July 13, 2016 -
Ruslan Ostashko, PolitRussia -
Translated by J. Arnoldski
Continued from Part 1
I must admit that I do not really understand the hysteria with which many Russian media and public opinion leaders on social networks have reacted to the results of the NATO summit. There were even those who drew the conclusion that a hot war with NATO is just around the corner as American armored wedges are already on the outskirts of St. Petersburg. Hysteria is easy to spread, but difficult to argue with because hysteria completely disables the brain. What’s more, hysteria is even easier for PR than, frankly speaking, what politicians, journalists, and bloggers deal with. I will try to go against the flow and say that nothing new, scary, or unusual at the summit happened, and that the summit itself was made not for threatening Russia, but in order to hold a collective therapy session with the leaders of Poland and the Baltic countries who are now experiencing a real panic.
I often suggest taking a look at a particular situation through the eyes of Western media. This is always interesting and gives the opportunity to more objectively look at things. For example, the influential French newspaper Le Figaro writes that Russia was never directly named a “threat” in the summit’s documents despite the fact that Poland and the Baltic countries put forth the harshest rhetoric towards our country. Reunification with Crimea was not even talked about as a threat, but rather as an action which “affects the order established by European rules.” Based on the materials of French journalists, it’s difficult to see any kind of sign in the NATO summit’s results of an imminent hot war in Europe.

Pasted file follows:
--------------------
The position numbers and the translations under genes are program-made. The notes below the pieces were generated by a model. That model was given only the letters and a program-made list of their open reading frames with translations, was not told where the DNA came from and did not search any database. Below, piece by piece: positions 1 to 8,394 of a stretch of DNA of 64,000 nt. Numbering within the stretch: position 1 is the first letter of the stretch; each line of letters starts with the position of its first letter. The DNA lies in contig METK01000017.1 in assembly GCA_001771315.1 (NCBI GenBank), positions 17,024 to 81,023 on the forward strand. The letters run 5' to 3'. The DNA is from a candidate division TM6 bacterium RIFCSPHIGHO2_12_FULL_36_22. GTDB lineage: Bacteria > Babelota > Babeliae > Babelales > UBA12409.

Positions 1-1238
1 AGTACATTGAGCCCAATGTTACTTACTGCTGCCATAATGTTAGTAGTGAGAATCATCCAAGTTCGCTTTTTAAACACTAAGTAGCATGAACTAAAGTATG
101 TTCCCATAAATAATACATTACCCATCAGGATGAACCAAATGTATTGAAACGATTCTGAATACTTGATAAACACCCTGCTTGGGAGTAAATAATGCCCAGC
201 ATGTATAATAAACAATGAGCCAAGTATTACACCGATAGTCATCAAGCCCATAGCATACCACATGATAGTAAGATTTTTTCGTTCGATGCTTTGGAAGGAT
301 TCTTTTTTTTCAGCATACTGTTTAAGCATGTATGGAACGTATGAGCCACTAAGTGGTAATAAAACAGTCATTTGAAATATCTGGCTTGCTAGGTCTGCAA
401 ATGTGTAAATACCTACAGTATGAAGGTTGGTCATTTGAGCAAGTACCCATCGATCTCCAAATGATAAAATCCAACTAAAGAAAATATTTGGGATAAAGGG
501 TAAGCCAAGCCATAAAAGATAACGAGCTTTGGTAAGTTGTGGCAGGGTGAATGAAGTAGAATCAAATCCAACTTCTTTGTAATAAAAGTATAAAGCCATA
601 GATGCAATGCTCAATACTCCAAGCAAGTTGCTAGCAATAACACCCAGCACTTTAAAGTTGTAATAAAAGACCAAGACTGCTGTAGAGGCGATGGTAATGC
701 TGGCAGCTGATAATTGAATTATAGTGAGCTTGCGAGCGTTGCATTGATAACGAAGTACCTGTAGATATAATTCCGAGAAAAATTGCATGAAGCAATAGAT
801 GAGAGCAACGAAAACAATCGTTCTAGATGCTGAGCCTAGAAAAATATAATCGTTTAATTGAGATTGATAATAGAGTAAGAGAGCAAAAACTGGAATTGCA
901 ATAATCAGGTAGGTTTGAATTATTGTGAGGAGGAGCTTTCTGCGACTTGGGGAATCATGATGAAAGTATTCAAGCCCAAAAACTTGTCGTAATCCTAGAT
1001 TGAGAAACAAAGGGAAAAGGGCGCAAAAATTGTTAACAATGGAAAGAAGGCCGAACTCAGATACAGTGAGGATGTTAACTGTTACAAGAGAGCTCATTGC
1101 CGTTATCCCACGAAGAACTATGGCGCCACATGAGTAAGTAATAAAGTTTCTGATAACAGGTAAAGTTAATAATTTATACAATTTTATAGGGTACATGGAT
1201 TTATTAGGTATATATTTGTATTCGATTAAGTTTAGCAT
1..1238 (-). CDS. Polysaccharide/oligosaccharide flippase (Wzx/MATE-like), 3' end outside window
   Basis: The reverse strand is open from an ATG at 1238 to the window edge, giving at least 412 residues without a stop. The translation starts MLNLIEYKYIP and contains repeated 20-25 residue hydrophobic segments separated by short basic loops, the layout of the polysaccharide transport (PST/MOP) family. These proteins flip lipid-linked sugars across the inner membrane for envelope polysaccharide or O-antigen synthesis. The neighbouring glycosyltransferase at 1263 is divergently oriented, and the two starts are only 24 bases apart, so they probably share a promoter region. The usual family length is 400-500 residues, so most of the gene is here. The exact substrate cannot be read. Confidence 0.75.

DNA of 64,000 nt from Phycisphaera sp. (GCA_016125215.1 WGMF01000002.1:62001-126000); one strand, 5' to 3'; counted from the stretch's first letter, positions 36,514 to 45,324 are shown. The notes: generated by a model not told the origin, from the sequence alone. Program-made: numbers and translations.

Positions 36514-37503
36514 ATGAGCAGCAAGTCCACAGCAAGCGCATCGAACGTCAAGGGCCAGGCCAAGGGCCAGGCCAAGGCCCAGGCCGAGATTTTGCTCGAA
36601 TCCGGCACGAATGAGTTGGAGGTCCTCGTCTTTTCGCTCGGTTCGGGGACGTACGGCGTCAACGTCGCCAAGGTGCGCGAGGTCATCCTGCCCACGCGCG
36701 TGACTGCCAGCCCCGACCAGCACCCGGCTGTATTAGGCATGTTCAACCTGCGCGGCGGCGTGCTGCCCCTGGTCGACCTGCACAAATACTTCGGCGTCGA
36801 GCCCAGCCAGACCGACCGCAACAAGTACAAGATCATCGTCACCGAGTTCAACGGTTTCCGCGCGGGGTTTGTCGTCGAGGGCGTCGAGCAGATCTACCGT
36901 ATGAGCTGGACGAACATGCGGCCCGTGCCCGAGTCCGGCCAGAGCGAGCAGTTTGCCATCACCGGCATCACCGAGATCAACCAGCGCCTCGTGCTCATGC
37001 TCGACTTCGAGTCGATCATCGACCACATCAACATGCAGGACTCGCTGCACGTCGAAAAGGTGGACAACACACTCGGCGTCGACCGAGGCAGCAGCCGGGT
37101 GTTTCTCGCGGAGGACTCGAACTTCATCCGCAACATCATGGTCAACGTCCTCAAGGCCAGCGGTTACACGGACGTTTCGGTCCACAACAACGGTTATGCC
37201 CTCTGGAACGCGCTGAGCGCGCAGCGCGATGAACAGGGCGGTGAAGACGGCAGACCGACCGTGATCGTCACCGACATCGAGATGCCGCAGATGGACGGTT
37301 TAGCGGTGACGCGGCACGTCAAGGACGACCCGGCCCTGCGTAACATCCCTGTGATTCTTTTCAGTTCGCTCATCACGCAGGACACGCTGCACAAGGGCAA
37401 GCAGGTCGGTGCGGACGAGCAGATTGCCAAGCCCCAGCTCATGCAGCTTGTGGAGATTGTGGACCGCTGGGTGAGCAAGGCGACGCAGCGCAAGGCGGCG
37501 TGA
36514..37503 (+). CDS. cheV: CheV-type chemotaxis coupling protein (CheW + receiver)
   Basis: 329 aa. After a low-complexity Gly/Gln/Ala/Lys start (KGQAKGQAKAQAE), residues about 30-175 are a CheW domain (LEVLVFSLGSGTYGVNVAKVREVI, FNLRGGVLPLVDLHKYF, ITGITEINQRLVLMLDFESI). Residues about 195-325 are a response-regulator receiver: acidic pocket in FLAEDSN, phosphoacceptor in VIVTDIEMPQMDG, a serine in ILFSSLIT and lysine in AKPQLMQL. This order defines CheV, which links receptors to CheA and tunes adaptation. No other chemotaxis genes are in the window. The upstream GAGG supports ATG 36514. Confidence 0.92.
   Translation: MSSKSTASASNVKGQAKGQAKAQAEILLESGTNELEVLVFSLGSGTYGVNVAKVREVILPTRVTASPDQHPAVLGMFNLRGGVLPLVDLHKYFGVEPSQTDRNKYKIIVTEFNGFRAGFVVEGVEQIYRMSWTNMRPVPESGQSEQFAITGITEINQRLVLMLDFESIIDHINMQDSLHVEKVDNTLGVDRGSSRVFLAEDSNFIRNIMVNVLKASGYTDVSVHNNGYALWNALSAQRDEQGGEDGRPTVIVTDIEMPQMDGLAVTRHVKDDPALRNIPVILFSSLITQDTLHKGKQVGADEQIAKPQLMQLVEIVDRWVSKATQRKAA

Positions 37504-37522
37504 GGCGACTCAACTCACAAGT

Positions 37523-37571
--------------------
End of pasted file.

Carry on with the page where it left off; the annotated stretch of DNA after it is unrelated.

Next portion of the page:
While speaking in Warsaw, Francois Hollande said the following about our country: “Russia is not a threat and not an enemy, but a parter which sometimes might use force.” These words caused very strong irritation among the Polish delegation, but they had to put up with it. After all, in the modern EU, Poles are second-class Europeans while the French are first-rate.
Overall, what I said about the summit earlier has come true. The meeting in Warsaw became a session for collective psychotherapy for the Eastern European hysterics without any far-reaching consequences. Sure, NATO is a danger to us and our actions in Europe and Syria are perceived by NATO as a security risk for the alliance, but this is nothing new. But the fact that not even a trace of the former anti-Russian solidarity in NATO can be found is something relatively new and quite pleasant for us.
I’ve noticed that an escalation of conflict with NATO was expected by both radical patriots and radical pro-Western liberals. One of them has been wanting to fight for several years now, while the other wants Navalny to enter the Kremlin on an American tank. Those and others will probably be disappointed by the words of NATO General Secretary Jens Stoltenberg, who stated that there is no partnership with Russia, but that there is also no Cold War state. Apparently, Stoltenberg and other NATO officials are just happy with the opportunity to “milk” additional budgets for the military expenses that have appeared thanks to the propaganda of a Russian threat. But there is no desire to fight with Russia, and this is logical. In the context of a global “nuclear winter,” everything would be turned into dust. NATO officials are also people who want to eat well, live well, and live long, which means not playing nuclear Russian roulette.
There is without a doubt a sufficient number of insane fanatics in the alliance who are ready for a direct confrontation with us, but so far they haven’t achieved anything. If this trend of recent times continues, then the chances that the Washington hawks will be able to assemble a united front of European states against Russia will become all the less. Russia might even finally contribute to what will finally break Western unity. To this end, we need to help our friendly European politicians and increase our nuclear potential. Nuclear missiles plus the memory of 1945 are a great means by which to convince many Europeans of the futility of any military confrontation with Russia.
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